Cheryl: It’s like a computer game! We also have a friend who has a drone and he comes to do aerial photos. Scott used to hire a photographer for that job.

Skelly's 2018 corn maze

One of the 2018 corn mazes

How has attendance grown for the maze?

Cheryl: Beyond what we could have imagined! Every year we say, “How did we come to this?”

Tom: My dad was alive when we did our first corn maze. I said, “We’re going to cut a path through the cornfield and people are going to come and pay to walk through it.” And do you know what his comment was?

“Who the hell would pay to walk through a cornfield?”

Cheryl: He thought maybe we were a little nuts! But, Tom always had the attitude that if the kids want to try something and it’s not going to hurt them, they should try it. He’d say, “Go for it. If it works, it works. If it doesn’t, try something else.” And it worked!

Pumpkins

Pumpkins ready for fall

Tell me about the pumpkin patch.

Cheryl: We have acres and acres of pumpkins now. We started with a little small patch of pumpkins near our house and the kids would pick them. Well, they got picked clean in no time!

We’re to the point that where you walk through the sunflowers, that’s where our pumpkin patch will be. But they don’t grow there. That’s because you can’t grow pumpkins on the same patch of land year after year. They would get diseased.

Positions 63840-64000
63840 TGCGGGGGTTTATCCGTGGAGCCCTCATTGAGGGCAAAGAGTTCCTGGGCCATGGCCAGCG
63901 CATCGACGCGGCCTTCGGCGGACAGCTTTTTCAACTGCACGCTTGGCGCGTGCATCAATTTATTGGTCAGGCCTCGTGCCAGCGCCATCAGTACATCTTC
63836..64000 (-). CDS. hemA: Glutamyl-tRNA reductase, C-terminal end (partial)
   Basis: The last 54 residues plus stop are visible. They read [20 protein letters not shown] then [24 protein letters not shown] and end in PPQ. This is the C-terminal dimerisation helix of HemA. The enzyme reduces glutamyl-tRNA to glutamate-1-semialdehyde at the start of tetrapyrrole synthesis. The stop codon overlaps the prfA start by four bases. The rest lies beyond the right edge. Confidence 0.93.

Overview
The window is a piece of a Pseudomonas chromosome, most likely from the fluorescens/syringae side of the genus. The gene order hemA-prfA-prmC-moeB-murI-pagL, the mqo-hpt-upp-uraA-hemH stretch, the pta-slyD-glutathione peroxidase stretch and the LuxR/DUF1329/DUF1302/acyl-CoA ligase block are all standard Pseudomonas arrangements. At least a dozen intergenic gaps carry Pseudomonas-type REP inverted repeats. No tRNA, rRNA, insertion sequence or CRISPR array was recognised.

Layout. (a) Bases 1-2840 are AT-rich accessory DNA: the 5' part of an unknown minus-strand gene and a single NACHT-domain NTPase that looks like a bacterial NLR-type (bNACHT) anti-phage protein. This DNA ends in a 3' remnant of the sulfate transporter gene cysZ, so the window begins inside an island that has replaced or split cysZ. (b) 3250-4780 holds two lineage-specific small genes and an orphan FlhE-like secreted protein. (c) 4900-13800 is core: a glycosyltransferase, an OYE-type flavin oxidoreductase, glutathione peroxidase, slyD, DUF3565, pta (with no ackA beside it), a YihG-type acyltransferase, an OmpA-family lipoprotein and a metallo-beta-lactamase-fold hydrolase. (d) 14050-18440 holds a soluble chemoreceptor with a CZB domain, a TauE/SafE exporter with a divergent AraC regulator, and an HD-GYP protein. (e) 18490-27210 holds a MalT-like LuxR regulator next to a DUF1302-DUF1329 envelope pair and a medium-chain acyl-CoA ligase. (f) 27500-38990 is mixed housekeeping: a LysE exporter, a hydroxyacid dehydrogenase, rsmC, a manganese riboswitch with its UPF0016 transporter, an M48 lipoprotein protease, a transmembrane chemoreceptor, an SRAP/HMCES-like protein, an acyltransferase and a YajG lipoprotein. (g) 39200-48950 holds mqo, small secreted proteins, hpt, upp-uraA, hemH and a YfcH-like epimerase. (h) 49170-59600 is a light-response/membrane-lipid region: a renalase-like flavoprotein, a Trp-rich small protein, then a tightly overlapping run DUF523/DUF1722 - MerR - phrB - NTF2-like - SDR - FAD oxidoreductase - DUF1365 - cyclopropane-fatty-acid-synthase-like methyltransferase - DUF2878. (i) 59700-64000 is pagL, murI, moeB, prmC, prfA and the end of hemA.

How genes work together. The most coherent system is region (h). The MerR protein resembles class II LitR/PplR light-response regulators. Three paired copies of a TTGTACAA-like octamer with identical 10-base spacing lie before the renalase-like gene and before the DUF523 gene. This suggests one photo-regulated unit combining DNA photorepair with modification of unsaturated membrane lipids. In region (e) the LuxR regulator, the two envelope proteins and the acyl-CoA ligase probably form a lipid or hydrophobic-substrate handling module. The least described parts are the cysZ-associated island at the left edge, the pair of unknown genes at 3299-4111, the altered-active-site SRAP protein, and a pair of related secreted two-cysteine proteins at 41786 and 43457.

That piece of land is prepared and the pumpkins, which are grown on another part of the farm, are hauled in and placed there. They are restocked, and restocked and restocked.

Tom: We have people come out and take them during the day, and the Pumpkin Fairies come at night to fill it up again.

Cheryl: I have an education background and when we first started the pumpkin patch I thought, “Yeah, I can do this.” Well, one of the school trip groups that came for the pumpkin patch came on a rainy day. We had about 30 kids sitting on the floor, and I was reading them a book because we couldn’t be outside.

That’s when I said, “Okay, if we’re going to keep doing this, we need a building.” That fall we put up a small building and operated out of that until 2005.

What was the evolution of the Gift Barn & Bakery?

Cheryl: We realized we had outgrown that smaller facility. By that time, we were no longer milking cows, so the larger barn was available for use. Joe knew that’s what he wanted to do.

Tom: We started planning in the spring of 2004, by the time we had the permits, zoning and all. We started all the work ourselves. We only had the winter to work on all of it. We spent two winters on it. We turned it from a very dismal old storage barn into what it is.

The ceiling and walls in there had 70 years of whitewash on them. That was a lot of sandblasting! We had to take the floor out with a jackhammer. We added the front porch the first winter. The second winter we added the whole back end on it; the bakery, restrooms, office and all that.

Skelly's Farm Market

Skelly’s Farm Market

Was the bakery a new concept?

Tom: Actually, we started it at our old place, the building we had used for six years next to our home. We had a small kitchen down there.